Jed Clampett used to say that when he referred to something dim-witted second cousin Jethro Bodine said or did.
I found those words floating through my mind as I looked at a copy of Does God Exist, a quarterly published by John Clayton. Clayton is one of the best among the Churches of Christ in making science and religion compatible and relevant. He has no problems saying he believes in evolution.
Evolution meaning: “An unfolding type of change.” Everything evolves. Science, Business, education, even theology. And that last one is the rub. This has caused Clayton to be branded by some in the C of C.
He tells of not long ago receiving a call from an 80-year-old retired science teacher and widow of an elder, who had taught Sunday School with a half-century experience of teaching children, who was told she could no longer teach because, in her words, “You aren’t much of a Christian because you believe in evolution.” Then, not much later another woman called and said she had been removed from teaching her second grade Sunday School class because, “You believe in science.” “Holy Charles Darwin, Batman! Are we still in the dark ages?!” Or, as Jed Clampett would say, “Pediful! Pediful!”
Such an attitude toward science from religious circles comes partly from refusing to understand scripture within its historical and literary context.
Psalm 139:13 says, “For you created my inmost being; you knit me together in my mother’s womb.” To say, as some do, that this means God selects the sex and personality of every person, is to say what it does not say. It is a poetic way of giving God the glory for one’s life. Neither does Psalm 51:5 teach that we are born sinners. The Psalm, traditionally accredited to David after his adultery with Bathsheba, says, “Surely I was sinful at birth, sinful from the time my mother conceived me.” Is this a direct quote from God? No. This is David reflecting on his sin and expressing his deep remorse, so much so that he sees himself “bad to the bone!” God never said that, nor did Jesus.
Perhaps the things said about Judas come to mind. If you believe he was created to betray Jesus and had no choice, then give him a break. He did what he was created to do. He fulfilled the will of God. Name your next kid Judas.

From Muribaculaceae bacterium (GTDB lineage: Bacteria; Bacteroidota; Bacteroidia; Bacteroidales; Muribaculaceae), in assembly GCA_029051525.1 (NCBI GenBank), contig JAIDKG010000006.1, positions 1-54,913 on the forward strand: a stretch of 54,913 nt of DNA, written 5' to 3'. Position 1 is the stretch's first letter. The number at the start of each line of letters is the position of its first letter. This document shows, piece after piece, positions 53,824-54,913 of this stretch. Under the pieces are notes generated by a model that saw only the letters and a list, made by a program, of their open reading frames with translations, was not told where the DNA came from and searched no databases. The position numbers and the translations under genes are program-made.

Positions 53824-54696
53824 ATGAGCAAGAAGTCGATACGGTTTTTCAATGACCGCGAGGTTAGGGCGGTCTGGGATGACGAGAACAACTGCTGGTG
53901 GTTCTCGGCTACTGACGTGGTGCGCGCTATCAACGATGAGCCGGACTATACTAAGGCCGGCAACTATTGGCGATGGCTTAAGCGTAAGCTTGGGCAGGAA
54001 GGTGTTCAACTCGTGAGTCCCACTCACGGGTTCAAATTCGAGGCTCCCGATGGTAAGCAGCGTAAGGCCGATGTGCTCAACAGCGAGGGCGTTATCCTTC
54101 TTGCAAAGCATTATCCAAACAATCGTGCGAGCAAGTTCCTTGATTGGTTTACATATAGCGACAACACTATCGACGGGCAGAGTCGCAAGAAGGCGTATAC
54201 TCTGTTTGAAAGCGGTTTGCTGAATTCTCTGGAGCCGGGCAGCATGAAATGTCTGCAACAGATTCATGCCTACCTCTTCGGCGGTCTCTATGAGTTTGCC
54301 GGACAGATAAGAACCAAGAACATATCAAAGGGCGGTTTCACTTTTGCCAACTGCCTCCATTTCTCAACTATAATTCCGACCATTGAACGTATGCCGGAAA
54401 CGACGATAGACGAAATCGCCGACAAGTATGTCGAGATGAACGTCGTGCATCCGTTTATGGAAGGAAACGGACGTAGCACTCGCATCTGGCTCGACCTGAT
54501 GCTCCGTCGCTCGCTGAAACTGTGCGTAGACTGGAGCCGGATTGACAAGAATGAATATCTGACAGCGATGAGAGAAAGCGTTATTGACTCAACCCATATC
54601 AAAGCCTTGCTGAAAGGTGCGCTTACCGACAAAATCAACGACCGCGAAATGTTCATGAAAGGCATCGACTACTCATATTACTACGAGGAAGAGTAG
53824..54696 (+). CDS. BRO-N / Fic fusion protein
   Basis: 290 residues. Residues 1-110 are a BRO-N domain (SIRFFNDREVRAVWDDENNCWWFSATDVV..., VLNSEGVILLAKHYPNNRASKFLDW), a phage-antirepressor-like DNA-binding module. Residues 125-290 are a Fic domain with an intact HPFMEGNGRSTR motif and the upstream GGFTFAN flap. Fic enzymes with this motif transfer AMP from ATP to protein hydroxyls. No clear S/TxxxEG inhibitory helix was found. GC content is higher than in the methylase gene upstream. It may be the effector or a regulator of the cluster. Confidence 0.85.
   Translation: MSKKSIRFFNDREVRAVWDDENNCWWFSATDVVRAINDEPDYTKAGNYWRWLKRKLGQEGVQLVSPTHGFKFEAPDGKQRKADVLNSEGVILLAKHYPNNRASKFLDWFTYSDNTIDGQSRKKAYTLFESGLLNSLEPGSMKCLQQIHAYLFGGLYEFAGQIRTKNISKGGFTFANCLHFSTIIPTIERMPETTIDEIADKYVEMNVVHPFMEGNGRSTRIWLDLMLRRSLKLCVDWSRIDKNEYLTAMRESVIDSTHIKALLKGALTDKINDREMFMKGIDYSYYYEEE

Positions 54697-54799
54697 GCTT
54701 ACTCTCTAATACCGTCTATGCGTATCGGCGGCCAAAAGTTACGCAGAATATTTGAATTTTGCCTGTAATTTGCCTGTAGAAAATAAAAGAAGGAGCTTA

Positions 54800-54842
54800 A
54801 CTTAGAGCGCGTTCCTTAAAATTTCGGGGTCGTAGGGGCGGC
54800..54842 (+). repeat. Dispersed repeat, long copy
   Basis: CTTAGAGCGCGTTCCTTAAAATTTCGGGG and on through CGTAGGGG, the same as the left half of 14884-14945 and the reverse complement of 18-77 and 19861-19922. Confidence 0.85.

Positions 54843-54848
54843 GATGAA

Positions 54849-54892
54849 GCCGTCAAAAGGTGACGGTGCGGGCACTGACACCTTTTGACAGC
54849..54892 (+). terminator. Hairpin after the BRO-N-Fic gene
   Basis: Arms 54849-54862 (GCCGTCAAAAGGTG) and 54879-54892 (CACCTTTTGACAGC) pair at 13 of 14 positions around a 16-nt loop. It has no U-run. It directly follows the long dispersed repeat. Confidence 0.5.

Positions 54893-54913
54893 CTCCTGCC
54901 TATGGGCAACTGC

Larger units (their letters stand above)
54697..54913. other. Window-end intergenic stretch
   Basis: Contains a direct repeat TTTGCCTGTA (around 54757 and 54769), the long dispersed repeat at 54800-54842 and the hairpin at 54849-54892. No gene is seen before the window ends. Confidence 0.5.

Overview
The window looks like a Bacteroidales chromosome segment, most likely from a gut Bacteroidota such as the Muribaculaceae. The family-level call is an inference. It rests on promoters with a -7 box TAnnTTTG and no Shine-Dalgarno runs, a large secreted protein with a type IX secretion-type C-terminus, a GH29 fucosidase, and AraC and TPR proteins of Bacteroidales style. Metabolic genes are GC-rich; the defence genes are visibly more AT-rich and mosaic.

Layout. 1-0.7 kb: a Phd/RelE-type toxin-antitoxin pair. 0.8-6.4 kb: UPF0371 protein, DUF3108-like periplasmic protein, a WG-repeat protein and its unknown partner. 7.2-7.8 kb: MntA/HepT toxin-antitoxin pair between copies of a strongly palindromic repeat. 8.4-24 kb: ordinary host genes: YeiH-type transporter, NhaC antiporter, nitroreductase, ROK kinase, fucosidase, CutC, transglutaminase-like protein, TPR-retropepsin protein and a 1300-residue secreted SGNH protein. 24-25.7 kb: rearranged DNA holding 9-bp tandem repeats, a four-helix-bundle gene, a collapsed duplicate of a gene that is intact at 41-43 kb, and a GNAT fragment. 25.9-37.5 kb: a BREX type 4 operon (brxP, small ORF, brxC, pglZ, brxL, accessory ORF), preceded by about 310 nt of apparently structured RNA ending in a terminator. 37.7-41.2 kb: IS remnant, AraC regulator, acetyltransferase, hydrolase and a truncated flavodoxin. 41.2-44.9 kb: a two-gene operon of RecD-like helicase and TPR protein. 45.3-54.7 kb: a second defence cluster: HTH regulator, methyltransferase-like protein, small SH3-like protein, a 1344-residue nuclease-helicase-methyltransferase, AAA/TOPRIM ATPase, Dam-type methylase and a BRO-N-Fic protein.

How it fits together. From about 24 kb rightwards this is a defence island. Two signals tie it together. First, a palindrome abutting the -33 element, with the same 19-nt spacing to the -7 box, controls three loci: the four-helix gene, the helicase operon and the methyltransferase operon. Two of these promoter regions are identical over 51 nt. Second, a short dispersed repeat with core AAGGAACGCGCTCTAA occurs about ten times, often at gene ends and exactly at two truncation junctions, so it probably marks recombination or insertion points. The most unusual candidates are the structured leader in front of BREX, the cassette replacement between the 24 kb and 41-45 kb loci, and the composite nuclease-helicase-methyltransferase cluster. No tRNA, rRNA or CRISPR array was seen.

However, these and other such examples fall into the literary context. The Gospels were written after the Epistles.
Jesus died, rose from the dead (defeating the last enemy) and ascended. The Gospels are told from that context. Therefore, salvation from sin and death came from all of the pieces falling into place. Without those elements, the story of salvation falls apart. Therefore, in its own way, it is the will of God. Could Jesus have turned away from the cross? Yes. In fact, it is in his refusal to escape the cross that he reveals the love and grace of God. His death and resurrection changed everything.
It’s the things which fall into the poetic context that cause some to reject science. To take poetry and say it means God develops each person like an individual knitting project is to misunderstand and misuse scripture. To understand human birth and development, we need to look at science. Evolving science has brought us from believing that children born with a birth defect is a curse from God, to understanding in most cases, the root cause. The tragedy of religion gone wrong is that in some areas even today, children born with something as simple as a cleft pallet are seen as cursed by God.
The fear of the advancement of human knowledge (science) has historical roots in religion. Perhaps, among scriptures about God’s thinking and man’s thinking, is the story of Eden, where it appears that humans try to become God. It messed up everything. Just about every venture into scientific discovery has been seen by some as an attempt to become God.
I can remember when I was in early grade school, seeing one of those National Enquire-type magazines proclaiming in fearful type, “Test-tube Babies Are Coming!” At that age I was having enough trouble with where babies came from without replacing the stork with a test-tube!